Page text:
A Real Eye Opener
COLUMBUS, OH — I have a confession to make. Monday morning aboard a Southwest Airlines flight from Providence to Baltimore, I failed to power down my electronic device.
As the plane landed, music coursed through the wires connecting a pair of ear buds to the iPad resting on my lap. At least my seat was upright and my service tray was locked in place. Then, I never reclined the one or lowered the other.
I awoke on Boston’s South Shore at 2 a.m., allowing enough time to drive to Pawtucket for a 4 o’clock bus to T.F. Green. Shortly after 6, the PawSox were off to BWI on the way to Columbus. No different than virtually everyone else in our party, I was soundly sleeping soon after climbing to cruising altitude.
In no time, or so it seemed, I was jolted from my slumber as the wheels touched down. Uh oh, I realized; Tony Bennett was still singing; The Dave Brubeck Trio was still playing.
Aware of my indiscretion and alerted to the need to make amends, I made sure to silence the music before our descent on Columbus. On the first day of my last road trip as a PawSox broadcaster, I certainly didn’t want to fly afoul of the FAA.
Once in Ohio’s capital, energy still lower than usual, I headed up High Street to Columbus’s Short End and lunched at a cafe in the Italian Village. If that wasn’t revitalizing enough, a refreshing cup of Jeni’s Splendid Ice Cream, as well as a cup of double espresso fueled my walk to the ballpark.
And that’s where I experienced a true eye-opener, taking in the sights of beautiful Huntington Park, the home of the Clippers on the edge of Columbus’s Arena District. Built a few blocks from Nationwide Arena, where the NHL’s BlueJackets skate, Huntington is a charming retro park that opened in 2009.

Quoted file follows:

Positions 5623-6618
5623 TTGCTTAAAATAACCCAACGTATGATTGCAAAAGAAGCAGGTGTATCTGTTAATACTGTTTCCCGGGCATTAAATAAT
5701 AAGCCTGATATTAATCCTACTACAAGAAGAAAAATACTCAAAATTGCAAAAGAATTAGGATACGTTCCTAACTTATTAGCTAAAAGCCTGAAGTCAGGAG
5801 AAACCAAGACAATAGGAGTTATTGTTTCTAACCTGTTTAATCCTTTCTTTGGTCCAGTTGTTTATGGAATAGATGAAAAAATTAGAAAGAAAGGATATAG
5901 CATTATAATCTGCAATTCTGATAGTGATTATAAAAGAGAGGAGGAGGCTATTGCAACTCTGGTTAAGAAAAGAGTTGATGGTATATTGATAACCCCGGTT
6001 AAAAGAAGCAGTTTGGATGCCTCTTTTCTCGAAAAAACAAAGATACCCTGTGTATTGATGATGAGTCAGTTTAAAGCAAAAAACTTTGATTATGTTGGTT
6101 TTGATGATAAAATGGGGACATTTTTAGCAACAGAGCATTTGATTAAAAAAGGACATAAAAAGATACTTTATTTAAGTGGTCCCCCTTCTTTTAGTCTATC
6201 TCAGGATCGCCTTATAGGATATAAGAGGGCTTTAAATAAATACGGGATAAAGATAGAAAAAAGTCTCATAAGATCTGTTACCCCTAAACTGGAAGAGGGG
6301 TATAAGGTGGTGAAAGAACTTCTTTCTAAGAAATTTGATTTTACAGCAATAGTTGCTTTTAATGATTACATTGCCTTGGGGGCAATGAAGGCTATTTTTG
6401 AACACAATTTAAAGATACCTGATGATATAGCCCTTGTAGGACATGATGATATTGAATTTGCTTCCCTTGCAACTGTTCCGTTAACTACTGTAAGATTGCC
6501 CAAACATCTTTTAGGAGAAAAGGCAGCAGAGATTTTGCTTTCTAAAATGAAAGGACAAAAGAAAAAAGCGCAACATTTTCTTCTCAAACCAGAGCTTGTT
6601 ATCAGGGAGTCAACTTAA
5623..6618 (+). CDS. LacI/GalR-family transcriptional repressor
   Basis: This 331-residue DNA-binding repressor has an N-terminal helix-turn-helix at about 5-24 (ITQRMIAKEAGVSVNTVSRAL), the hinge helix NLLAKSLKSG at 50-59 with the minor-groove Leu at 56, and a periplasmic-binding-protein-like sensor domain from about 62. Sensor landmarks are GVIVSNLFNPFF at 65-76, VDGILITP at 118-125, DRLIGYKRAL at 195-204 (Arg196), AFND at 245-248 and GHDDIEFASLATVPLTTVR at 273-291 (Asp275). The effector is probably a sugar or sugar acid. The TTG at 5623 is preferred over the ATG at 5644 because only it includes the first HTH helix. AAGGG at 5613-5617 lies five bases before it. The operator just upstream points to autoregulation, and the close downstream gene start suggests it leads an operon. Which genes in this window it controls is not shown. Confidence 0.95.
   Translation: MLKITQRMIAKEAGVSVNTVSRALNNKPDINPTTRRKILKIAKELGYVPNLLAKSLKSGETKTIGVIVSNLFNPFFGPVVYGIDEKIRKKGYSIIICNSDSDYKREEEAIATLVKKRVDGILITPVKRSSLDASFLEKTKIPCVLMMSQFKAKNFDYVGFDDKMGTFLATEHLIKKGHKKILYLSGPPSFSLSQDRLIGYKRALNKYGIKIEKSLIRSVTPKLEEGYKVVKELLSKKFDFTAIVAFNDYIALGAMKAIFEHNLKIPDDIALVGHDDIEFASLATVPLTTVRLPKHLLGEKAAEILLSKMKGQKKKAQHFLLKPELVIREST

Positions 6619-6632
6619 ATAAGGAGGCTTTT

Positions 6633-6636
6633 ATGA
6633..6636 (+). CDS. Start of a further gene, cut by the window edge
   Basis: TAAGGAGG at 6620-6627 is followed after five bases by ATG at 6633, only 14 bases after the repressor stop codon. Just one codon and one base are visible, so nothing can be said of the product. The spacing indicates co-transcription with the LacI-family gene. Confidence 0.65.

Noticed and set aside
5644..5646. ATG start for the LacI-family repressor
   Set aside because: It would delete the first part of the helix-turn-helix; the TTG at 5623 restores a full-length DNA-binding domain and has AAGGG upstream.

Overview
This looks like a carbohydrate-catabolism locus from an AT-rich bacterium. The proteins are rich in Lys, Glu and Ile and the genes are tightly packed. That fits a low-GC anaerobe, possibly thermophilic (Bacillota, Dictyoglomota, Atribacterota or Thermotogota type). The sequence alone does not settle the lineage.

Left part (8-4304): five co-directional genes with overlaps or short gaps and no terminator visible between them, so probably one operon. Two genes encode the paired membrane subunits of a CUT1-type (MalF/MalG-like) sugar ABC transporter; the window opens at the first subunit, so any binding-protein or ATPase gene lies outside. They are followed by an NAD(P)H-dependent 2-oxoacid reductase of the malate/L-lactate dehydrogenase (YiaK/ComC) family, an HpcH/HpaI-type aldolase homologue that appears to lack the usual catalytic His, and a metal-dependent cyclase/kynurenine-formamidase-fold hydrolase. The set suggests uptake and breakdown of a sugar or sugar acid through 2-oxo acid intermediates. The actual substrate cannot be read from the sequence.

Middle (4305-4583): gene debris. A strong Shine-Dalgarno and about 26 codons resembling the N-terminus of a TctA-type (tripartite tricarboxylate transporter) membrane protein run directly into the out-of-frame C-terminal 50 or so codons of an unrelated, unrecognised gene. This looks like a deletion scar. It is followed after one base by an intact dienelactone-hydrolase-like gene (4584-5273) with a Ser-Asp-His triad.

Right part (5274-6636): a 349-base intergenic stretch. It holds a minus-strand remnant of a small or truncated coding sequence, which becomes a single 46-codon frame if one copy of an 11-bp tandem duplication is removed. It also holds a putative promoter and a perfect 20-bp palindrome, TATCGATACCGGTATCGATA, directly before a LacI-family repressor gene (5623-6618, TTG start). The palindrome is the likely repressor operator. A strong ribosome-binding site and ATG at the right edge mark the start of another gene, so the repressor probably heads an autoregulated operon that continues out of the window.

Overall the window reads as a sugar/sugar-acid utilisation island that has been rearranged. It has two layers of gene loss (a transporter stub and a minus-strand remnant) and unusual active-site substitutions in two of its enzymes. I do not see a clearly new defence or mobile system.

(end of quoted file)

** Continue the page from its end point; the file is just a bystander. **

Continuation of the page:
Now that I’m awake enough, I’d like to take you on a brief — albeit far from complete — tour.
The first look inside Huntington Park is afforded by the openings in the right-field wall adjacent to Nationwide Boulevard, inspired by the knot holes of yesteryear’s stadiums that used to allow a free peek at the action.
In addition to the 42 loge boxes where fans view the game from rolling and swiveling office chairs, the home plate club area includes an open-air broadcast location. There is a large bar flanked by two grills behind the media seating.
Like McCoy Stadium in Pawtucket, Huntington Park pays homage to the game’s history. According to team historian Joe Santry, the stadium houses photos of all but a handful of players who’ve worn Columbus colors since the late 19th century.
With the skyline of Ohio’s capital as a backdrop, Huntington Park helps to shape the complexion of every game with its varying dimensions and the staggered height of its outfield wall. From pole to pole, left to right, the fence goes from 12 feet tall to 8 feet to 16 feet to 22 feet.
The left-field foul pole stands 325 feet from home plate, and the padded wall snakes to 365 at the edge of the berm to 405 at the corner of the ‘hitters eye’ to 400 in dead center. It then works its way to 365 feet out in right-center field, before angling back to 318 at the pole in right.
With so many vantage points at Huntington Park, almost too numerous to explore on a single visit, a game in Columbus is bound to command your attention. Even when you had a hard time keeping your eyes open on the way here.